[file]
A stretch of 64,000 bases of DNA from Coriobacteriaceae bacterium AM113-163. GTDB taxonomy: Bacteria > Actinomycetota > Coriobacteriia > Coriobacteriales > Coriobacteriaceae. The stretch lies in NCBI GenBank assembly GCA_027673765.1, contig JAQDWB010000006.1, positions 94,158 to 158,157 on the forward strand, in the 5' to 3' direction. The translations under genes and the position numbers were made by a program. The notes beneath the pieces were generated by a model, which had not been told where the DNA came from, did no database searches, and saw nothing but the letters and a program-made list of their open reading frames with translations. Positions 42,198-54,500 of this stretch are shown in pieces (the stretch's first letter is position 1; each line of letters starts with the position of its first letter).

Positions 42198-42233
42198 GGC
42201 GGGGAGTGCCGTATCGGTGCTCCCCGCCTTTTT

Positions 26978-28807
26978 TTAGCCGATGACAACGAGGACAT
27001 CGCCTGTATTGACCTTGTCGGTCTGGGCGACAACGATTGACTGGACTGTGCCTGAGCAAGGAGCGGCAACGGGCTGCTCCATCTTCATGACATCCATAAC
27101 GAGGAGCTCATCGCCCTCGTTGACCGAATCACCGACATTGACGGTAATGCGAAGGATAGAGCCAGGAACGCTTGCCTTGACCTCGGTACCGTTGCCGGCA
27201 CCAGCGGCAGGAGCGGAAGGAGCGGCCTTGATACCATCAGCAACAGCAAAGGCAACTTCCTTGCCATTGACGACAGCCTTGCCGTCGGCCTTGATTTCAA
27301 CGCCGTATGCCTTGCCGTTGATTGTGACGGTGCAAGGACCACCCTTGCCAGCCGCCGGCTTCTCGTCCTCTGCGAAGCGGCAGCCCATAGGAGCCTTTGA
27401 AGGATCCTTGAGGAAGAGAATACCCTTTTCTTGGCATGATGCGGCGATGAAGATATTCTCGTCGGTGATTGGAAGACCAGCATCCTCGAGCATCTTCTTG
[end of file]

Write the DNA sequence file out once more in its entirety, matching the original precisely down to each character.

A stretch of 64,000 bases of DNA from Coriobacteriaceae bacterium AM113-163. GTDB taxonomy: Bacteria > Actinomycetota > Coriobacteriia > Coriobacteriales > Coriobacteriaceae. The stretch lies in NCBI GenBank assembly GCA_027673765.1, contig JAQDWB010000006.1, positions 94,158 to 158,157 on the forward strand, in the 5' to 3' direction. The translations under genes and the position numbers were made by a program. The notes beneath the pieces were generated by a model, which had not been told where the DNA came from, did no database searches, and saw nothing but the letters and a program-made list of their open reading frames with translations. Positions 42,198-54,500 of this stretch are shown in pieces (the stretch's first letter is position 1; each line of letters starts with the position of its first letter).

Positions 42198-42233
42198 GGC
42201 GGGGAGTGCCGTATCGGTGCTCCCCGCCTTTTT

Positions 26978-28807
26978 TTAGCCGATGACAACGAGGACAT
27001 CGCCTGTATTGACCTTGTCGGTCTGGGCGACAACGATTGACTGGACTGTGCCTGAGCAAGGAGCGGCAACGGGCTGCTCCATCTTCATGACATCCATAAC
27101 GAGGAGCTCATCGCCCTCGTTGACCGAATCACCGACATTGACGGTAATGCGAAGGATAGAGCCAGGAACGCTTGCCTTGACCTCGGTACCGTTGCCGGCA
27201 CCAGCGGCAGGAGCGGAAGGAGCGGCCTTGATACCATCAGCAACAGCAAAGGCAACTTCCTTGCCATTGACGACAGCCTTGCCGTCGGCCTTGATTTCAA
27301 CGCCGTATGCCTTGCCGTTGATTGTGACGGTGCAAGGACCACCCTTGCCAGCCGCCGGCTTCTCGTCCTCTGCGAAGCGGCAGCCCATAGGAGCCTTTGA
27401 AGGATCCTTGAGGAAGAGAATACCCTTTTCTTGGCATGATGCGGCGATGAAGATATTCTCGTCGGTGATTGGAAGACCAGCATCCTCGAGCATCTTCTTG